Elephants still play a pre-Ice-Age role of carrying nutrients around the landscape in Langoue Bai, Ivindo National forest, Gabon. Credit: Sam Moore

Most of us stopped grieving over the loss of giants sloths and armadillo-like glyptodonts and other megafauna of the last ice age a few days after we picked the last bits of their flesh from our teeth some 12,000 years ago. But the Earth is still recovering from the loss, according to a new study of soils in Amazonia, where many of the giant beasts lived.

When those big South American plant eaters died off, they appear to have taken with them a key method for spreading certain nutrients over Amazonia. Their disappearance could even account for why phosphorus, an important soil nutrient, is so scarce in the Amazon basin today, according to new paper in the August 11 edition of the journal Nature Geoscience.

Researchers at Oxford and Princeton universities used a new mathematical model to study how the dung and corpses of those large beasts spread laterally through the landscape and discovered that they play a disproportionately large role in carrying nutrients around.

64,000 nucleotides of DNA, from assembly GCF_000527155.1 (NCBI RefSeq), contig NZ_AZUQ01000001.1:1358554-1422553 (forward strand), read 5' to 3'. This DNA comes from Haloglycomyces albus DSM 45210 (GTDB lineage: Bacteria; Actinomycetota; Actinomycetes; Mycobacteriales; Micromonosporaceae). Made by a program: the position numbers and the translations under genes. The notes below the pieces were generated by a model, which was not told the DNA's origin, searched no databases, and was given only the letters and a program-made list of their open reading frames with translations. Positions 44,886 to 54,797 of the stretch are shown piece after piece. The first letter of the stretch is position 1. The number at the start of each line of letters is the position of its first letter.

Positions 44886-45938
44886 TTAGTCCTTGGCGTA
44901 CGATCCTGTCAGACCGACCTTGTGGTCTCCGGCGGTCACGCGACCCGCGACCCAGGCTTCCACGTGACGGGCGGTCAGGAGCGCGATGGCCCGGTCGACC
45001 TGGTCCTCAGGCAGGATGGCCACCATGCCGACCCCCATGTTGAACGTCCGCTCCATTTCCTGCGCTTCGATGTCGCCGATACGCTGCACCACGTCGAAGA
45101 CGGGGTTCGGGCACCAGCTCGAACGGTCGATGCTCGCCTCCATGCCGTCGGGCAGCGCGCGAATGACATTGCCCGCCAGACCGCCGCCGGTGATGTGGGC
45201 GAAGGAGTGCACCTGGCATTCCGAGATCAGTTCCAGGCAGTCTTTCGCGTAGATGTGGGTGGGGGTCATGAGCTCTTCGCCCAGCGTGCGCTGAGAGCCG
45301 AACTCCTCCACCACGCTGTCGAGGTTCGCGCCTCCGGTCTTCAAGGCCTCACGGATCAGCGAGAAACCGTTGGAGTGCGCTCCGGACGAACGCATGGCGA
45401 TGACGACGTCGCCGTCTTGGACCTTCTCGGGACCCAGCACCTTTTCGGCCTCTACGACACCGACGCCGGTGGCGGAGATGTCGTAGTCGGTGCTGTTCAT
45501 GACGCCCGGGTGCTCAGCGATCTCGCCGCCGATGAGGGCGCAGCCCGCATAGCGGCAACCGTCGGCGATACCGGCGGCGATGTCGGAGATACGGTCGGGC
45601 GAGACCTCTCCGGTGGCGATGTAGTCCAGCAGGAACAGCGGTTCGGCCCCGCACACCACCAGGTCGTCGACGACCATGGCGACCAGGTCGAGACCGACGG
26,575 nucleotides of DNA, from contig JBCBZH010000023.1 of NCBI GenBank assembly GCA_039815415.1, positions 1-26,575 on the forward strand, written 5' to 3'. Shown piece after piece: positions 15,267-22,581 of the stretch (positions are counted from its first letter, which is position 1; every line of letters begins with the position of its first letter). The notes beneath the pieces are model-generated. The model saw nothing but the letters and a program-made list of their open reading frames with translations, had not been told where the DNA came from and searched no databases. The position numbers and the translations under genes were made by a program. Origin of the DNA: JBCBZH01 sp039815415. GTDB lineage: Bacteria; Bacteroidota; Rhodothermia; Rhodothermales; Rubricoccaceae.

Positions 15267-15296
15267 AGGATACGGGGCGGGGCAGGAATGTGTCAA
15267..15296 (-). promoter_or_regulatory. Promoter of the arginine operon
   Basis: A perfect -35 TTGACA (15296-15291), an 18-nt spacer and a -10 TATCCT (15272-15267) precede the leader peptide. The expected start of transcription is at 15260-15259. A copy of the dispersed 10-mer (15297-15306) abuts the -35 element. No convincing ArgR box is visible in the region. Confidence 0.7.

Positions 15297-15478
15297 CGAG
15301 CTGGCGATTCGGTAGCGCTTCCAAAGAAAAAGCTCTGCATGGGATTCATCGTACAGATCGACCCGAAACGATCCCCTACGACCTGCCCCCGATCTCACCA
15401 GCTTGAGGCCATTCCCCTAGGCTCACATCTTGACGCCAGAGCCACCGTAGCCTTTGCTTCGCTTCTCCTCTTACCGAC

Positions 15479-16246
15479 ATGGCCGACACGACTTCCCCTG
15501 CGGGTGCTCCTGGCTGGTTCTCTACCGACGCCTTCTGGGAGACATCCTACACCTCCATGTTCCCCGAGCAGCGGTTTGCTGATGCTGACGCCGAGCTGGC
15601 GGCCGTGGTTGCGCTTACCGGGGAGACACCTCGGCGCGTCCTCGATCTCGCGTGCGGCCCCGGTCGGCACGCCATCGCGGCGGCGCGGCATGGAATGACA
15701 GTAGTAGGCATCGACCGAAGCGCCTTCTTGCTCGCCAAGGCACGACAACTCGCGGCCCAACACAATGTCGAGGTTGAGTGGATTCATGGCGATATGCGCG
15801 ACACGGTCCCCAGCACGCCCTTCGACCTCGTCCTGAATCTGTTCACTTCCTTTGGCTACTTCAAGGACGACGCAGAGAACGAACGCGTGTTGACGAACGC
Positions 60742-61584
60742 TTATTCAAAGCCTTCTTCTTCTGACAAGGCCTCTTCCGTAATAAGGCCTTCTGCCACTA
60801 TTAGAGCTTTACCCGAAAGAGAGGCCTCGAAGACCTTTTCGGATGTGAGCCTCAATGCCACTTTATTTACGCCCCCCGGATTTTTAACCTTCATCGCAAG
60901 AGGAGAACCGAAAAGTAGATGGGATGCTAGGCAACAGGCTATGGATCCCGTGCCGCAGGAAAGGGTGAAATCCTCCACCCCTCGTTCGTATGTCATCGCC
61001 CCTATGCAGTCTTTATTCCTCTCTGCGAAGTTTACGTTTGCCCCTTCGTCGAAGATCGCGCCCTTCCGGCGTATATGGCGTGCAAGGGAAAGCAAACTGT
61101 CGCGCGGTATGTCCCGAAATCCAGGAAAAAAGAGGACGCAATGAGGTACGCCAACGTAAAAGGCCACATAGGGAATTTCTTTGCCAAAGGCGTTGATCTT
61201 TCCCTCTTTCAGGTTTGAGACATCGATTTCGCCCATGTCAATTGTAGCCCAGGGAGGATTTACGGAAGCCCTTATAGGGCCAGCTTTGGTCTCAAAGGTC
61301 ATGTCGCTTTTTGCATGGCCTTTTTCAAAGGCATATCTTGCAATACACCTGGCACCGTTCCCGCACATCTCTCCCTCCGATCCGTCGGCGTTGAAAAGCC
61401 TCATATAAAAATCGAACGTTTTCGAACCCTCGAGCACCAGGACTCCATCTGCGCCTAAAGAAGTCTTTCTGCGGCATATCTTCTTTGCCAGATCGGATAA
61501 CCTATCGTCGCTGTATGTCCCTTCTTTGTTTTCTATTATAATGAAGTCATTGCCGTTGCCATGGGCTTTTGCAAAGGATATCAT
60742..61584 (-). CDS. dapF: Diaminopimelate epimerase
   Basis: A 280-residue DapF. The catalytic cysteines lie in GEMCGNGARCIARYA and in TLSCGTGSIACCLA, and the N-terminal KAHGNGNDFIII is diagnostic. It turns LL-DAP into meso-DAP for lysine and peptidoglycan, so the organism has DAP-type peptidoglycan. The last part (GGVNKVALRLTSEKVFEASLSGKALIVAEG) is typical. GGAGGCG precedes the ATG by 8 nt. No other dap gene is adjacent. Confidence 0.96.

“For example, we estimate that the extinction of the Amazonian megafauna decreased the lateral flux of the limiting nutrient phosphorus by more than 98 percent, with similar, though less extreme, decreases in all continents outside of Africa,” wrote Christopher Doughty and his colleagues.

This resulted in strong decreases in phosphorus in eastern Amazonia, away from the fertile floodplains.

What’s more, that decline may be continuing today. The low phosphorus levels in Amazon basin soils could be at least partially a relic of a past ecosystem.

“We argue that the Pleistocene megafauna extinctions resulted in large and ongoing disruptions to terrestrial biogeochemical cycling at continental scales,” they wrote. “To the extent humans contributed to the megafaunal extinctions, this suggests that major human impacts on global biogeochemical cycles stretch back to well before the dawn of agriculture.”

In other words, the patterns of soils we see today — usually considered to be created by geological forces — may have been partially created by our own ancestors. And so thickens the anthropogenic global change plot.